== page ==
Supply chain logistics is going through a rapid transformation, driven by labor constraints, supply and demand uncertainty, a focus shift toward agility and responsiveness, and the introduction of associated automation technology solutions. Gone are the days where warehouses simply received, stored, picked, packed, and shipped goods with high predictability, calling for rigid infrastructure investments that could be amortized over decades. Omni-channel, personalization, postponement, pivots, returns, and labor risk mitigation with automation is the new norm within warehouses, which has changed the landscape of warehouse operations. Operations need innovative solutions to drive continuous improvement while maintaining affordable unit economics, despite the rapidly changing environment.
There is massive pressure on warehousing and distribution to find and implement a multitude of new hardware and software solutions to the warehouse. Solutions such as box builders, autobaggers, Autonomous Mobile Robots (AMR), Automated Storage and Retrieval Systems (AS/RS), Vertical Lift Modules (VLM), Goods-to-Person (GTP), Goods-to-Robot (GTR), as well as other fixed automation provide necessary improvements for a specific area of focus. While these solutions perform well in isolation, they depend on adjacent workflows (e.g., replenishment, consolidation, etc.) to obtain the designed efficiencies and often create overflows and potential bottlenecks downstream. As each area is addressed individually, the overall complexity increases and can be challenging to manage and support.
Traditional distribution centers used many layers of software to operate. Enterprise Resource Planning (ERP) or Order Management Systems (OMS) were for customer/order management. A Warehouse Management System (WMS) was used to control inventory, create tasks and track execution. And Warehouse Control Systems (WCS) managed multiple fixed automation point solutions. While this type of solution has worked well, the changes in market conditions require a higher level of orchestration than before and intelligence to ensure the best possible use of resources, proper sequencing, and prioritization of work being done.
The evolution we are seeing today in Supply Chain Logistics is similar to the evolution in manufacturing in the 70s, where Material Requirements Planning systems evolved into Manufacturing Execution Systems (MES), moving from static planning and control to dynamic information systems that drive effective execution of manufacturing operations. A hybrid approach with multiple integrated systems is often the best solution to support variable fulfillment demand.
Warehouse and Fulfillment Execution Systems (WES/FES) are moving on the same path, enabling orchestration across multiple sub-systems through real-time connectivity, leveraging AI/ML algorithms to optimize the work and maximize resource utilization intelligently. A WES/FES is software that manages, optimizes, and directs the physical work processes (picking, receiving, replenishment, etc.) in a warehouse or distribution center. A WES typically integrates with a warehouse management system (WMS), enterprise resource planning system (ERP), or other inventory management software. Intelligent orchestration via WES/FES solutions enables a holistic approach to optimization throughout the DC, allowing automated, real-time decision-making in dynamic conditions to optimize productivity with all things considered. System-directed grouping, release, and execution of work across disparate workflows with variable requirements increase the overall throughput while minimizing the potential bottlenecks downstream in the fulfillment process.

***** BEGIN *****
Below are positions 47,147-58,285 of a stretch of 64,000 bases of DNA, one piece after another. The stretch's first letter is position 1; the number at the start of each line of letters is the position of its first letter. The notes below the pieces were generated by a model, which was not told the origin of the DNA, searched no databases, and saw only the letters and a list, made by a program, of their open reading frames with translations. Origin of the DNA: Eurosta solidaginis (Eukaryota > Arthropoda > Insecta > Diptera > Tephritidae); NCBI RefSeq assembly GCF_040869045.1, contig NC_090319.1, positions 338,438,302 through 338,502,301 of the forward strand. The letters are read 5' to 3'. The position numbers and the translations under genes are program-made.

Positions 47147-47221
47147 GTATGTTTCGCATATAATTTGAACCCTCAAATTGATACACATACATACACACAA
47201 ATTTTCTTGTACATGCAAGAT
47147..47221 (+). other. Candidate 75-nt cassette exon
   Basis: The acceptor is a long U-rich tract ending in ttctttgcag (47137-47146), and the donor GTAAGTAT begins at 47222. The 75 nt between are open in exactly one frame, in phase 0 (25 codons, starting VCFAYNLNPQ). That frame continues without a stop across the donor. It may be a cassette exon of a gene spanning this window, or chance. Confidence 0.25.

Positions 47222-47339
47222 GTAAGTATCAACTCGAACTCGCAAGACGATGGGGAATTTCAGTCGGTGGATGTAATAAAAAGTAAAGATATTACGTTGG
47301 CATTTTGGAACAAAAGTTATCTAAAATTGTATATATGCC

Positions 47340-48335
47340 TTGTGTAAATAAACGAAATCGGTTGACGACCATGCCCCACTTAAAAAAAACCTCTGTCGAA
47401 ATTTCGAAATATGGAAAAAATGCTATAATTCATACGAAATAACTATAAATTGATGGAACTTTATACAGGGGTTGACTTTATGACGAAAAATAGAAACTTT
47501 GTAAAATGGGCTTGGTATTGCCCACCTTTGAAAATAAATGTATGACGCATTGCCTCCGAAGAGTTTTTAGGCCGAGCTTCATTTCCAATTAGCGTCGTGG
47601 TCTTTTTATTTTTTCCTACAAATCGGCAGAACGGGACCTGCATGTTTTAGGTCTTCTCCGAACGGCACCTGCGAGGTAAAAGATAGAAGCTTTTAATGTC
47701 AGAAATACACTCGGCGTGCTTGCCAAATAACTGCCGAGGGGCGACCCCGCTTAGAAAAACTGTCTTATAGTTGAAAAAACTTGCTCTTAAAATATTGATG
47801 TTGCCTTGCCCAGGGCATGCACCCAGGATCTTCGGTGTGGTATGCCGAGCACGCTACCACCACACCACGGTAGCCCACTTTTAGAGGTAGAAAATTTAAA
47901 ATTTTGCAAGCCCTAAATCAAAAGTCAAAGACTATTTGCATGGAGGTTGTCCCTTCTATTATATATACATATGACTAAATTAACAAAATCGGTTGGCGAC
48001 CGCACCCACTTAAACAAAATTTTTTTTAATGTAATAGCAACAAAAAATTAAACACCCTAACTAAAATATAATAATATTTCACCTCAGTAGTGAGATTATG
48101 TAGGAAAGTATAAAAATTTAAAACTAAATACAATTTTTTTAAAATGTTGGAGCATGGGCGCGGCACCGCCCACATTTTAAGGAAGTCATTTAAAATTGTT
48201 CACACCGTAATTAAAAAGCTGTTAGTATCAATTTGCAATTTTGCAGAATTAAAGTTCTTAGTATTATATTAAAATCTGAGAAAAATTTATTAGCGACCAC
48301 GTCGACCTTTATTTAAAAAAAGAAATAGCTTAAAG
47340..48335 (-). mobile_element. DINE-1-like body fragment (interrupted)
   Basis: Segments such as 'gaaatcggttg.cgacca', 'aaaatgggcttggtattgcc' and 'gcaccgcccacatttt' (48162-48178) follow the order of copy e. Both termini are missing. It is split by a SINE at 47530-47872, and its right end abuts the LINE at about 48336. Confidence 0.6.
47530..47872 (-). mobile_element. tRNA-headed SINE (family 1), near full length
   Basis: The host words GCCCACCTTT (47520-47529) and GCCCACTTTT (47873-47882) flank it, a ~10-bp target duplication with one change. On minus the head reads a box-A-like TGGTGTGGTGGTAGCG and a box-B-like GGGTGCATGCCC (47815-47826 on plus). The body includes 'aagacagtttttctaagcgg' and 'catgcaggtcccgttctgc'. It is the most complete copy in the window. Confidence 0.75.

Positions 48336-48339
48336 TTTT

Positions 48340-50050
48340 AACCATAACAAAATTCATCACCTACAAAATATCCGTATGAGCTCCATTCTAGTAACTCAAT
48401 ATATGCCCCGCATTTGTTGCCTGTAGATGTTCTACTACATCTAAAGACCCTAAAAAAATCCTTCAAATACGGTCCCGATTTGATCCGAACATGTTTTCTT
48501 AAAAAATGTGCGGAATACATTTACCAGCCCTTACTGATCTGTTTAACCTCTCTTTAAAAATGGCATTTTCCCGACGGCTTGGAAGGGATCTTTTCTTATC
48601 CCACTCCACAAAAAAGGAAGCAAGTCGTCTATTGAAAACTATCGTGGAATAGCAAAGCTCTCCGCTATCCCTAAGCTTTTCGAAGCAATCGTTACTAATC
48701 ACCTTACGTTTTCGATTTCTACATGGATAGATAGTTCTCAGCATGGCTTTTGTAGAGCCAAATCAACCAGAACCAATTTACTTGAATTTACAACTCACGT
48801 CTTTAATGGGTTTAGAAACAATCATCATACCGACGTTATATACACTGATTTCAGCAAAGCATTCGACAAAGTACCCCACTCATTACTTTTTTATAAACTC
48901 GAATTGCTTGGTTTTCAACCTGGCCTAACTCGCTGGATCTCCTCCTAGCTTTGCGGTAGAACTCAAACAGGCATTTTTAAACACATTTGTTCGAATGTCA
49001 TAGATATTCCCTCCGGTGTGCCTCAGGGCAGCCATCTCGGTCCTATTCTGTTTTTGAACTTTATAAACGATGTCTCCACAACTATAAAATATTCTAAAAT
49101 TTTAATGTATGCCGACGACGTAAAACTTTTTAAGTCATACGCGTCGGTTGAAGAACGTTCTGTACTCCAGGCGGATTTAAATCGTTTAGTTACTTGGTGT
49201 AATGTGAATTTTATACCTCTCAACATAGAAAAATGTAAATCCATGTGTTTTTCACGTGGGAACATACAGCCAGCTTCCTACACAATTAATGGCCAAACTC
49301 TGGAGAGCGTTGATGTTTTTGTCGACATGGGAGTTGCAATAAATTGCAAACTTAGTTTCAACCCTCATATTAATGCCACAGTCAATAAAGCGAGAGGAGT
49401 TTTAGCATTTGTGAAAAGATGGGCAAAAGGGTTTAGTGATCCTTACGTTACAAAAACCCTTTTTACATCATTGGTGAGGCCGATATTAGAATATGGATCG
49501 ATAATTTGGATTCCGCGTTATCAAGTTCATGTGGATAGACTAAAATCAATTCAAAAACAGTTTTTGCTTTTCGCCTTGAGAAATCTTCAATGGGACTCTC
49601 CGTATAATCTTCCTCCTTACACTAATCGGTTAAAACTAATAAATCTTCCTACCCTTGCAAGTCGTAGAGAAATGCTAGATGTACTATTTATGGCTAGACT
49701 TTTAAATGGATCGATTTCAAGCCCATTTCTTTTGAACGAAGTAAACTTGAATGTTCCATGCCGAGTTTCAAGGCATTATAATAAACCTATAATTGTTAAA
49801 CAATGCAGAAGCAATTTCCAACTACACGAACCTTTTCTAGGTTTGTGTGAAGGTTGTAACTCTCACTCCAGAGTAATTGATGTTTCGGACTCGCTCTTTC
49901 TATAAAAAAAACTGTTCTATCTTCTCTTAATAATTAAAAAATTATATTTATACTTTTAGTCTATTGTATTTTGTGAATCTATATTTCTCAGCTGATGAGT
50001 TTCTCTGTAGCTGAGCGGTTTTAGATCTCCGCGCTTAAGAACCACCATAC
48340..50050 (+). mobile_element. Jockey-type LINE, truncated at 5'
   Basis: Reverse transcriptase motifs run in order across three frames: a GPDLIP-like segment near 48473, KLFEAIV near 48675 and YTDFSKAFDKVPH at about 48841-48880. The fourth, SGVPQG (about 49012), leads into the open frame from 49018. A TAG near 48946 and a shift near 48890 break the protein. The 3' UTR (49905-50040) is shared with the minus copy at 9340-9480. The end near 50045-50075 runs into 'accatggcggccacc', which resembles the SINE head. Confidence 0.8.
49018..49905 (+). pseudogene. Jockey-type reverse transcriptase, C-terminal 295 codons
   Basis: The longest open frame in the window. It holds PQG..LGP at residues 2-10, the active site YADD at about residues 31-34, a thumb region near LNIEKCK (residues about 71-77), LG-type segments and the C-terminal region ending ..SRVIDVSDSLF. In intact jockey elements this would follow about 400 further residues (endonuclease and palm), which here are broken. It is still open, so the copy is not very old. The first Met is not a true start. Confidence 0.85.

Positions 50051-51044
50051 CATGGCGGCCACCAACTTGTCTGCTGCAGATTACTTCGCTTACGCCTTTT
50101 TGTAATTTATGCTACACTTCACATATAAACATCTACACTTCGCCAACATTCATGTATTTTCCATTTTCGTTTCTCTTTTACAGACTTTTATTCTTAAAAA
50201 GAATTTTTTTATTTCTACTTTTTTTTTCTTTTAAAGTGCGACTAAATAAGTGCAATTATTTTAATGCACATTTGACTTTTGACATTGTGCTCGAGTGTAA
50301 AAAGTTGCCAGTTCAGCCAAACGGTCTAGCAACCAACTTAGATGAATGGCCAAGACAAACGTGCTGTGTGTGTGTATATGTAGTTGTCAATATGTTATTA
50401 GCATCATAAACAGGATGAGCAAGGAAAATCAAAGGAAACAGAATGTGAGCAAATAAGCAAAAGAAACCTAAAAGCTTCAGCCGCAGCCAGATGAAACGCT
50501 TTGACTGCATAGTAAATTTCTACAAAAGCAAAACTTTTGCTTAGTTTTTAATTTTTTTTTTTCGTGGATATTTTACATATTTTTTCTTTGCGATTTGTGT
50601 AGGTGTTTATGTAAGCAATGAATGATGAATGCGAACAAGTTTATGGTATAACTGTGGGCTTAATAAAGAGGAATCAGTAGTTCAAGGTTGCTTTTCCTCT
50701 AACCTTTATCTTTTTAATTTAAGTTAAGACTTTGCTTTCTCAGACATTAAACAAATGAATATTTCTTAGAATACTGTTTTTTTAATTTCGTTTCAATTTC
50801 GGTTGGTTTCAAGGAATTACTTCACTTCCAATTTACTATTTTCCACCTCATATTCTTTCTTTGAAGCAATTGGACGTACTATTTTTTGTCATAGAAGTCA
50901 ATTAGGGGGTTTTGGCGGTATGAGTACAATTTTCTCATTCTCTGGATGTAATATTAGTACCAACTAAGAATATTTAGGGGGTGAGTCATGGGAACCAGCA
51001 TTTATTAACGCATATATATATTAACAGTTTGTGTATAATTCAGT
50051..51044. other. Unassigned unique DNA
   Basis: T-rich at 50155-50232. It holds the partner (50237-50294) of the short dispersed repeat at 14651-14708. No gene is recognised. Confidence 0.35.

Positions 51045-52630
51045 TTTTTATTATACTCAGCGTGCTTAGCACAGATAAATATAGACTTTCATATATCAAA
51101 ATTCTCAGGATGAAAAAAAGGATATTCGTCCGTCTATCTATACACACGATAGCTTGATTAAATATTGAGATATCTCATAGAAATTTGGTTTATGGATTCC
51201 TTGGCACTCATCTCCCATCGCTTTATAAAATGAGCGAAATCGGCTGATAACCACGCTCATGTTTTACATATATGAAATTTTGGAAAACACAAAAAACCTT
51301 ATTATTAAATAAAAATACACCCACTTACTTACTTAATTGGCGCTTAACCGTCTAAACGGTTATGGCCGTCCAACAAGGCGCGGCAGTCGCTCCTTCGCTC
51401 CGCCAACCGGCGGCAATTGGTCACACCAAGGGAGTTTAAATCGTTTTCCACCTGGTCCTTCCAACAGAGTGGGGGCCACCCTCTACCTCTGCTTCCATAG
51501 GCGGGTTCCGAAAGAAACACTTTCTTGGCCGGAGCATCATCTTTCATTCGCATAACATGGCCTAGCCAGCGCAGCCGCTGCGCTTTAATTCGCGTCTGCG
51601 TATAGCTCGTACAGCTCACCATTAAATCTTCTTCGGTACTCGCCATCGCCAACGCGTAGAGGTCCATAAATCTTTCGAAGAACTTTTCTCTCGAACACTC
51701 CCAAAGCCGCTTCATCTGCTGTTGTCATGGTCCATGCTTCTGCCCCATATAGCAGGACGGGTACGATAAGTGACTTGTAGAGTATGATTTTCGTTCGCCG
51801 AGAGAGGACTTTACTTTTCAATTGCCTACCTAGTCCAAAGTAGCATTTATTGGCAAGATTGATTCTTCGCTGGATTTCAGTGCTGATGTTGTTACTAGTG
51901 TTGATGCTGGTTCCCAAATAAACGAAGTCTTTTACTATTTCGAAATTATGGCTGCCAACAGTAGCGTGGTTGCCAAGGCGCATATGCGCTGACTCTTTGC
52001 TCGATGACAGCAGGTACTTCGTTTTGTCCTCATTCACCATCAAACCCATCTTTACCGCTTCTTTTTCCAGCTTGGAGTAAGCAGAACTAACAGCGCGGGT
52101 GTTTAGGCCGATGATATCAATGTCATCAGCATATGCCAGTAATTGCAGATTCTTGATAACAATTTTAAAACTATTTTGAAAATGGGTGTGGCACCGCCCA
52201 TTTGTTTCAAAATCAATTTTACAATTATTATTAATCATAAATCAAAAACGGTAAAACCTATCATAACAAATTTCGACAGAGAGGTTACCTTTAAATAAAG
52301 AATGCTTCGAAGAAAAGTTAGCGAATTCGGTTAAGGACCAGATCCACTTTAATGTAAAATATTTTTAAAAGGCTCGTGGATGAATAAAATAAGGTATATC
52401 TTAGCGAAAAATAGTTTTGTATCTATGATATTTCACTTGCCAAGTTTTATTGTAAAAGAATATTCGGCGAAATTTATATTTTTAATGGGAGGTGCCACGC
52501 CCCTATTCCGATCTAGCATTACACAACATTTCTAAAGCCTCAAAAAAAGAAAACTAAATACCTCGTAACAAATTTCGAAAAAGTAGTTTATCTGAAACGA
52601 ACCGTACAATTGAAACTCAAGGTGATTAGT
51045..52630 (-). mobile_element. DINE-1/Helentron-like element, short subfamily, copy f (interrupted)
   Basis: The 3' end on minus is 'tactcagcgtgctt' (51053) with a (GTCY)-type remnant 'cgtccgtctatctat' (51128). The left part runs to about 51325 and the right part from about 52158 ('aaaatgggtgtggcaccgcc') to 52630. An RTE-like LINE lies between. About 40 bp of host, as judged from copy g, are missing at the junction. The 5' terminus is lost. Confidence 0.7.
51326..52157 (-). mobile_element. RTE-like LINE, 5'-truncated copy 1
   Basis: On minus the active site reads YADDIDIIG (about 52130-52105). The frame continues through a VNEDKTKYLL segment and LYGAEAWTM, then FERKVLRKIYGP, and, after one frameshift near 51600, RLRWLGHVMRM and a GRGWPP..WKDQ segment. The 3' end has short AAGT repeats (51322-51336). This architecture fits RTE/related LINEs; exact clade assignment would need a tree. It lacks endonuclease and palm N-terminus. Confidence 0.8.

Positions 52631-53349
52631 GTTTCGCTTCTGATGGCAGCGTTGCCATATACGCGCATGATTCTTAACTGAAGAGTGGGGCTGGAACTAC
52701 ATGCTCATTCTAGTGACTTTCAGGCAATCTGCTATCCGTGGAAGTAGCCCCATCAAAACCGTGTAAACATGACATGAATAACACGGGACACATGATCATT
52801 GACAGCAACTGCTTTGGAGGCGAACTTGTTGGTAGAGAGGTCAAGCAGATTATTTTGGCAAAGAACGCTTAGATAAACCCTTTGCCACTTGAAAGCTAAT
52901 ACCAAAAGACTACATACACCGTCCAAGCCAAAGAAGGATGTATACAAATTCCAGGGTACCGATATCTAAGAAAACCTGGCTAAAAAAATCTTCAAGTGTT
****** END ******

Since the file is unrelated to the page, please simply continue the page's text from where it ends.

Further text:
There are two basic types of WES/FES solutions; (1) products evolved from an existing Warehouse Control System (WCS). These solutions combine a WCS with work planning, release, and management capabilities, which offers the coordinated movement of product via fixed automation, and (2) solutions that are similar but orchestrate and optimize across end-to-end processes leveraging order, inventory, and task data that is internally stored, or from a host WMS. These systems extend the WCS capabilities by considering all resources and workflows, optimizing from wall to wall. The latter has given rise to new companies focused on enabling connectivity and communication across multiple automation products, easing the burden of integration within the hybrid solutions needed to overcome modern-day operational challenges.
Choosing the right WES/FES software solutions and providers to partner with will be critical to success and help drive the continuous improvement in your fulfillment operation. True optimization requires a holistic view across the entire warehouse, from receiving to shipping (wall-to-wall), facilitating multiple workflows and a phased implementation approach. Flexible and scalable automation and intelligent orchestration can be leveraged to enable system-directed work execution. This results in increased productivity, reduced labor constraints and adaptability to address changing market conditions, and increased capacity as your business grows.
To read more about the Buyer’s Journey:
To learn more about The Robotics Group (TRG): https://www.mhi.org/robotics